crystallized pyrite, early 15c., originally in medicine and alchemy, from Medieval Latin marchasita (c. 1200 in translations from Arabic), from Arabic marqashīthā "iron sulfide" (though OED doubts this), attested from 9c.; perhaps ultimately from Persian marquashisha [Klein]. "This name has been used for a number of substances but mainly for iron pyrites and especially for the crystalline forms used in the 18th century for ornaments." [Flood]
1550s, "act of rotating or turning, action of moving round a center," from Latin rotationem (nominative rotatio) "a turning about in a circle," noun of action from past-participle stem of rotare "turn round, revolve, whirl about, roll," from the same source as rota "wheel" (see rotary).
Sense of "a recurring series or period" is by 1610s. Used earlier in alchemy, "transmutation of the four elements into one another" (late 15c.).
mid-15c., circulacioun, in alchemy, "process of changing something from one element into another," from Latin circulationem (nominative circulatio), noun of action from past-participle stem of circulare "to form a circle," from circulus "small ring" (see circle (n.)).
Of blood, "act of moving so that it returns and begins again," first by William Harvey, 1620s. Meaning "act or state of being distributed" is from 1680s; that of "extent to which a thing circulates" (of periodical publications) is from 1847.
"water," late 14c., from Latin aqua "water; the sea; rain," from PIE root *akwa- "water." Used in late Middle English in combinations from old chemistry and alchemy to mean "decoction, solution" (as in aqua regia, a mix of concentrated acids, literally "royal water," so called for its power to dissolve gold and other "noble" metals). As the name of a light greenish-blue color, 1936.
early 15c., quint-essence, in ancient philosophy and medieval alchemy, "a pure essence latent in all things, and the substance of which the heavenly bodies are composed," literally "fifth essence," from Old French quinte essence (14c.) and directly from Medieval Latin quinta essentia, from Latin quinta, fem. of quintus "fifth" (from PIE root *penkwe- "five") + essentia "being, essence," abstract noun formed (to translate Greek ousia "being, essence") from essent-, present-participle stem of esse "to be" (from PIE root *es- "to be").
The Latin term is a loan-translation of Greek pempte ousia, the "ether" that was added by Aristotle (perhaps following the Pythagoreans) to the four known elements (water, earth, fire, air) and said to permeate all things. It was naturally bright, incorruptible, and endowed with circular motion. Its extraction was one of the chief goals of alchemy.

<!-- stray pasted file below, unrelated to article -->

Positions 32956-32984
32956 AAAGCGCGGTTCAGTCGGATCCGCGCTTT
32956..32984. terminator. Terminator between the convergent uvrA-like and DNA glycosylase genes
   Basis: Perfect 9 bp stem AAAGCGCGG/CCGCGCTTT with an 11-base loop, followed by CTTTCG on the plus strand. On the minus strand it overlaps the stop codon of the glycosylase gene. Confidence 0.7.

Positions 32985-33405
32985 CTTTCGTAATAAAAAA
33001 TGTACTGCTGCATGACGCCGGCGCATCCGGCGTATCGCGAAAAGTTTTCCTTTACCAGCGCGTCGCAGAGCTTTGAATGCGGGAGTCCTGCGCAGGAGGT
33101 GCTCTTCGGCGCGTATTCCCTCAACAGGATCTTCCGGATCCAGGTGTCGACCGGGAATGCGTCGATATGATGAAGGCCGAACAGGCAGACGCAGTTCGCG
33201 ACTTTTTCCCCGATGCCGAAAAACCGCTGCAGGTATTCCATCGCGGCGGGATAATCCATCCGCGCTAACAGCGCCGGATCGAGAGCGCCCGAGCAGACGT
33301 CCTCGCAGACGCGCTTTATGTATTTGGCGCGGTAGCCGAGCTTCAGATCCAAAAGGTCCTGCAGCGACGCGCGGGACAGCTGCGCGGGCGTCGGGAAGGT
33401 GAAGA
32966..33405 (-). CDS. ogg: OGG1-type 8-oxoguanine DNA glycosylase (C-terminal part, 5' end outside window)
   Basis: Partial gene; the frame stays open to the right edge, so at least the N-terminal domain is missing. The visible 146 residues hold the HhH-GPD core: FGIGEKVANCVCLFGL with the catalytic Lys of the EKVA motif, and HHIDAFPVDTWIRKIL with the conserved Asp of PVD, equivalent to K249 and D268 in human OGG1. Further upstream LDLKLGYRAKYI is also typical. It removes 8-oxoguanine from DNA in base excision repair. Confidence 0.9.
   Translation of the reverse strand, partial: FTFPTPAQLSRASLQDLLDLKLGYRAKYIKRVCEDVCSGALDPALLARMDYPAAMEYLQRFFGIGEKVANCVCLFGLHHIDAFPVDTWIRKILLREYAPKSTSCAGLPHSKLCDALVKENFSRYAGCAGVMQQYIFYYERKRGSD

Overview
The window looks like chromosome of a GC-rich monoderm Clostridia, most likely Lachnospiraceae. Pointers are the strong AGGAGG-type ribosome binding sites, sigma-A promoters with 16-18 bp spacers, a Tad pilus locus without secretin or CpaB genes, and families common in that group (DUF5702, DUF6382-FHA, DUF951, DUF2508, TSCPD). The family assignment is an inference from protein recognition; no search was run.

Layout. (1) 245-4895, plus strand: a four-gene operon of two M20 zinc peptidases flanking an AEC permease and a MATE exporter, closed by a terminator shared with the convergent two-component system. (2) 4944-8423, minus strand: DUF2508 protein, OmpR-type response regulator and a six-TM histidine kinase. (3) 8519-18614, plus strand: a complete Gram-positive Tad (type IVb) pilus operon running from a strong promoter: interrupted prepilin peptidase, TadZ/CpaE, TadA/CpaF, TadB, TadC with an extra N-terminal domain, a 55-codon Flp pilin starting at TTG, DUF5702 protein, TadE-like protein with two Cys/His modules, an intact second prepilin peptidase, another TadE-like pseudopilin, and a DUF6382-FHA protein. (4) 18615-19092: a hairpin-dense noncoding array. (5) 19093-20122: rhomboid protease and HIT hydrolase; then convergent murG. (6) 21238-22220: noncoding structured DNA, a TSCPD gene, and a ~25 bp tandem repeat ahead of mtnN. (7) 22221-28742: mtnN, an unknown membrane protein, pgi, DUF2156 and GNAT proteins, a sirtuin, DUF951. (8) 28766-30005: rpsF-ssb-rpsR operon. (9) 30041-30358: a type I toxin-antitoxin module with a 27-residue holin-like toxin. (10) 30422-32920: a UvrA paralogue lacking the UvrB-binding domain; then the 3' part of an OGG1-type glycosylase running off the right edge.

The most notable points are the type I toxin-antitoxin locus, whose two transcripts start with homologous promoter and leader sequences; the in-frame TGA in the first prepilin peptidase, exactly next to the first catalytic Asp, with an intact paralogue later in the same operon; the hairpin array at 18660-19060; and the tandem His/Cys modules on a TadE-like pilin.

The transferred or figurative sense of "purest essence" (of a situation, character, etc.), "an extract from anything containing in a small quantity its virtues or most essential part" is by 1560s.
late 15c., projeccioun, in alchemy, "transmutation by casting a powder on molten metal," from Old French projeccion and directly from Latin proiectionem (nominative proiectio) "a throwing forward, a stretching out," noun of action from past-participle stem of proicere "stretch out, throw forth" (see project (v.)).
From 1560s in the cartographical sense of "system of continuous correspondence between the points of a spherical surface and those of a plane." From 1590s as "action of projecting." From 1756 as "that which projects or juts out."
1530s, "secret, not divulged," from French occulte and directly from Latin occultus "hidden, concealed, secret," past participle of occulere "cover over, conceal," from assimilated form of ob "over" (see ob-) + a verb related to celare "to hide" (from PIE root *kel- (1) "to cover, conceal, save"). Meaning "not apprehended by the mind, beyond the range of understanding" is from 1540s. The association with the supernatural sciences (magic, alchemy, astrology, etc.) dates from 1630s. A verb occult "to keep secret, conceal" (c.1500, from Latin occultare) is obsolete.
The term pseudo-science is hybrid, and therefore objectionable. Pseudognosy would be better etymology, but the unlearned might be apt to association with it the idea of a dog's nose, and thus, instead of taking "the eel of science by the tail," take the cur of science by the snout; so that all things considered we had better adopt the current term pseudo-sciences ["The Pseudo-Sciences," in The St. James's Magazine, January 1842]
"waxy, fatty stuff in the head of certain whales," late 15c., from Medieval Latin sperma ceti "sperm of a whale" (it has when fresh something of the appearance of sperm), from Latin sperma "seed, semen" (see sperm) + ceti, genitive of cetus "whale, large sea animal" (see Cetacea). The substance in olden times was credited with medicinal properties, as well as being used for candle oil.
Use ... Sperma Cete ana with redd Wyne when ye wax old. [Sir George Ripley, "The Compound of Alchemy," 1471]
Scientists still are not sure exactly what it does. Sperm whale, short for spermaceti whale, is from 1830.